I have decided to deem a new season… it’s the 5th season actually.  I’m going to call it END-OF-SUMMER! As a farmer, you can’t imagine what it’s like!  You are in the halcyon days of the spring and added to that, it’s fall veggie season, too!  It’s called End of Summer. Put it on your calendar!


These beautiful summer garden specimens, like padron peppers, green zebra tomatoes and other heirloom varieties, became a lovely weeknight supper in a hurry by simply roasting in the hot oven with a little olive oil and salt, then adding to this beautiful fall champion….



Please, someone tell me why, these seemingly WINTER VEGETABLES, like spaghetti squash, for example, worked SO WELL with the true summer heavy hitters like peppers and tomatoes?  It surprises me every time I put them together.  I know, however, that at the END-OF-SUMMER, our tastebuds are ready to teeter totter on the edge of the chasm, knowing that falling either way will be a fabulous fall, and that falling both ways is even better.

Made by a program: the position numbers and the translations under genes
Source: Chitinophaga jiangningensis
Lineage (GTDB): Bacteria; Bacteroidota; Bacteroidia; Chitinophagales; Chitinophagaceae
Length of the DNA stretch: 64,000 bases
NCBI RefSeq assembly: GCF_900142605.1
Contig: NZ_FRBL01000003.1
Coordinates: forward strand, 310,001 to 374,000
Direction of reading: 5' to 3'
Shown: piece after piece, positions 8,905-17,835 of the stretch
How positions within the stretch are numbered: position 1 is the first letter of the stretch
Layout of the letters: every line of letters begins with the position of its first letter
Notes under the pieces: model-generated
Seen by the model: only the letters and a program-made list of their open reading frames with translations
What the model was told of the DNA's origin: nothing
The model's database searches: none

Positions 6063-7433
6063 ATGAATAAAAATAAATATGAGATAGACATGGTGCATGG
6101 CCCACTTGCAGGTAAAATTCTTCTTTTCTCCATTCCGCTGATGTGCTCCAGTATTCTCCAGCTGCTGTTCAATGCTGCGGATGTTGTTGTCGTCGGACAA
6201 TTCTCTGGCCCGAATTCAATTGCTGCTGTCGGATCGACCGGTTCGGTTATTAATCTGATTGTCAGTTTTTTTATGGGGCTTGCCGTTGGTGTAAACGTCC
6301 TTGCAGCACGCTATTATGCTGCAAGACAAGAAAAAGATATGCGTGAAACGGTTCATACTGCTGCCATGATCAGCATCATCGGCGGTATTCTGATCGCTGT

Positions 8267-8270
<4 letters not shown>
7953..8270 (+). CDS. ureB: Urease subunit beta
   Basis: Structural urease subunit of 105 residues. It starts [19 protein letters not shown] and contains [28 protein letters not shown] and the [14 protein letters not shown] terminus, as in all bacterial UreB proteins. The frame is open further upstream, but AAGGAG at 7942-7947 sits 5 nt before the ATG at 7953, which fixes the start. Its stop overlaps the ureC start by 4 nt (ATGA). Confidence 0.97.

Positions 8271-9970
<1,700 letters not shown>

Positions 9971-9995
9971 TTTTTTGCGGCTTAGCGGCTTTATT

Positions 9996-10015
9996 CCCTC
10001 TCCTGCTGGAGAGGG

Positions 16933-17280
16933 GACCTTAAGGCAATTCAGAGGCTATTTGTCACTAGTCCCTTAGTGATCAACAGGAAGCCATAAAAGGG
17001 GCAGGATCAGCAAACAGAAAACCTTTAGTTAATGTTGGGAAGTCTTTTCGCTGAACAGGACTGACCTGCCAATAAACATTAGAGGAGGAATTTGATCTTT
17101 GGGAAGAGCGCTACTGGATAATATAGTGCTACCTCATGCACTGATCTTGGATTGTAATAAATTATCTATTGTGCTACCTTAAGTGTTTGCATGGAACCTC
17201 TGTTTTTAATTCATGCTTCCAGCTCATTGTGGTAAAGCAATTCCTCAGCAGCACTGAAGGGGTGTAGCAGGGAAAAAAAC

so, I am ready for the future, but not quite willing to let go of the past, and therefore have decided to wallow in the present.  I LOVE END-OF-SUMMER!


And so, in a bit of a hurry for a weeknight meal, I decided to throw all my ideas in the oven at once while I threw down a few yoga poses in the living room, adding fresh sage to the mix to push myself a little bit more into the END-OF-SUMMER mode.


After about 45 minutes, the sage leaves became crisp and smoky, the summer vegetables sultry and forbidden, and the roast chicken, well since it’s a farm chicken, it’s texture and flavor were perfectly satisfying with the crispy, sage infused skin.  It is such pleasure to see the parts of this meal come out of their cooking cloak and onto the plate.  Such ease.